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The Boston Globe

Business

Boston Scientific moves to Marlborough headquarters

New campus opened after growth spurt

Boston Scientific wanted a state-of-the art campus with amenities but didn’t want to “go too Google,” one executive said.

Aram Boghosian/Boston Globe

Boston Scientific wanted a state-of-the art campus with amenities but didn’t want to “go too Google,” one executive said.

MARLBOROUGH — Eighteen months into a long-delayed recovery, the medical device maker Boston Scientific Corp. has posted six consecutive quarters of expanding sales. And its market value has more than doubled to $16.9 billion since the start of last year.

Now it can boast a state-of-the-art corporate headquarters to boot.

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Boston Scientific formally opened its new global base with a ribbon-cutting Tuesday on a 120-acre campus here that already housed its endoscopy, urology, and women’s health businesses, a research and development lab, and clinical and information technology operations.

The corporate staff completed its move from Natick last week, and the different feel was apparent on a tour of the new 110,000-square-foot headquarters building.

While the former space off Route 9 was dark and dated, with most managers tucked away in private offices, the new building features spacious workstations on wide-open, sun-splashed floors that include team and huddle rooms for informal gatherings. Another conference room features “telepresence” screens that let executives confer with counterparts from Paris to Shanghai. Seventy percent of the building’s 500 employees work in open spaces.

“The old place was a little tired,” said chief executive Mike Mahoney, 49, who approved plans for the Marlborough headquarters shortly after taking the helm nearly two years ago. “We wanted to create an environment that engages our employees, that’s more collaborative, that has proper amenities. Employees spend so much of their time here.”

It’s also designed to impress customers, including the many doctors who visit the company’s business units next door.

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Boston Scientific spent about $40 million to build the headquarters and renovate three buildings on a campus where 1,800 people work. Amenities — some of which are still being built — include a day-care center, fitness center, basketball and volleyball courts, and softball, soccer, and cricket fields.

Boston Scientific bought the original three buildings on the Marlborough campus — home to Stratus Computer Inc. during the minicomputer era — in 2003 and, after two years of remodeling, began moving in during 2005. It broke ground on the headquarters building in May 2013. By the end of this month, the last employees will have moved here from the Natick campus, which was sold to computer software maker MathWorks Inc.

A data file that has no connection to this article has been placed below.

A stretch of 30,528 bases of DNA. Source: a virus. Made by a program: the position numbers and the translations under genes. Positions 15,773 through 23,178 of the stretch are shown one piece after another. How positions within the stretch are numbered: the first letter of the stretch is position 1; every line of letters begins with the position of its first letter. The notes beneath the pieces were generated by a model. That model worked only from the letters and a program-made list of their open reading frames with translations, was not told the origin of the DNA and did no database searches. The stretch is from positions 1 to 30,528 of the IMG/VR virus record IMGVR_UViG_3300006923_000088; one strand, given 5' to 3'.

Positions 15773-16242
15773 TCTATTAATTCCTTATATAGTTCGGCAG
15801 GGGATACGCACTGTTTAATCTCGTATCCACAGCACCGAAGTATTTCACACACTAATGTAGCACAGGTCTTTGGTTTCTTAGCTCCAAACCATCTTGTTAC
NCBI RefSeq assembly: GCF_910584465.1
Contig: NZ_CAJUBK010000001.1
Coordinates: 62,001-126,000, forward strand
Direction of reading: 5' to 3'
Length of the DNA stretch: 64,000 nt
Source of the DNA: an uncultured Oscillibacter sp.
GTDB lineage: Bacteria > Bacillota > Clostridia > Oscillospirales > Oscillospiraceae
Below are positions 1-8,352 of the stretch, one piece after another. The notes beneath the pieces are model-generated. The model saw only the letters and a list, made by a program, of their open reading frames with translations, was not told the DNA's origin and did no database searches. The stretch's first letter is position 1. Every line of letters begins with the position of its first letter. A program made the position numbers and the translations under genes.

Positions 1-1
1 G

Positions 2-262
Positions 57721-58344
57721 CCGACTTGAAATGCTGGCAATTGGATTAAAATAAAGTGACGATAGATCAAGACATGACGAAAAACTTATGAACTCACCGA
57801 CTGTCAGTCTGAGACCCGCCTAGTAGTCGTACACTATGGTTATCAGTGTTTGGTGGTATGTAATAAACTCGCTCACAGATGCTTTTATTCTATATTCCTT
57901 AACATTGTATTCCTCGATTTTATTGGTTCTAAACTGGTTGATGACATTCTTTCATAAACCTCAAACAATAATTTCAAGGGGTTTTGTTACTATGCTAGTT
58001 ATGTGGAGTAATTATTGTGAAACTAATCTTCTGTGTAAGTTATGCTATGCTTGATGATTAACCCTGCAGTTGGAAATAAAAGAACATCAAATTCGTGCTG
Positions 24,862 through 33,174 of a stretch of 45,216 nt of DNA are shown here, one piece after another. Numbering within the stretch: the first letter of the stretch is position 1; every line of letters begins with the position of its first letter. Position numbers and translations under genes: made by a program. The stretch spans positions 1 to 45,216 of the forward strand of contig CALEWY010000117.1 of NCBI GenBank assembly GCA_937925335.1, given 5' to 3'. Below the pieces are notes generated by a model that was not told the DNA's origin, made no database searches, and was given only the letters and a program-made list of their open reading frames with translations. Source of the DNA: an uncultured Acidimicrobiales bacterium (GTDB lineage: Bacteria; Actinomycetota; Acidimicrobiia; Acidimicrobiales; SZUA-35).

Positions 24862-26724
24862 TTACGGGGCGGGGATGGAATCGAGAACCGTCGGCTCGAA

While it is more modern and efficient, the new campus, with a total of 613,000 square feet of building space, is smaller than the Natick facility, which also had four buildings but 850,000 square feet. The move allowed the company to consolidate two campuses that were each about 40 percent empty.

Boston Scientific, which has about 2,350 employees in Massachusetts, also runs a large distribution center in Quincy and has other operations in Burlington, Lowell, and Cambridge.

The new headquarters lobby, dubbed the Beehive, is meant to convey “a sense of energy, brand, and culture,” said Paul Donhauser, the director of global facilities and real estate.

Visitors are greeted by a 55-inch interactive touch screen that displays Boston Scientific’s history, products, and patient stories. Looking down on the lobby are conference rooms, training rooms, and an “innovation cafe” designed for the exchange of ideas.

“This is where we create a lot of buzz,” Donhauser said.

Donhauser, who oversaw the planning of the headquarters, visited the Massachusetts sites of medical technology rivals such as Johnson & Johnson and Phillips Healthcare, as well as some of the famed high-tech campuses in California. After conferring with corporate colleagues in the human resources, quality, regulatory, compliance, finance, and legal departments, among others, he ultimately decided on a campus that was open but still had an adult feel.

“We didn’t want to go too Google, because it’s not Boston Scientific,” he said.

But the company does want to attract young technology talent. To compete with the software and biotech startups in Cambridge, it has begun running daily shuttle buses that ferry employees from several sites in Boston to the Marlborough campus and back.

“We want to be a high-performance company,” Mahoney said. “We have unique transportation for employees who live in Boston.”

Robert Weisman can be reached at robert.weisman@globe.com. Follow him on Twitter@GlobeRobW.

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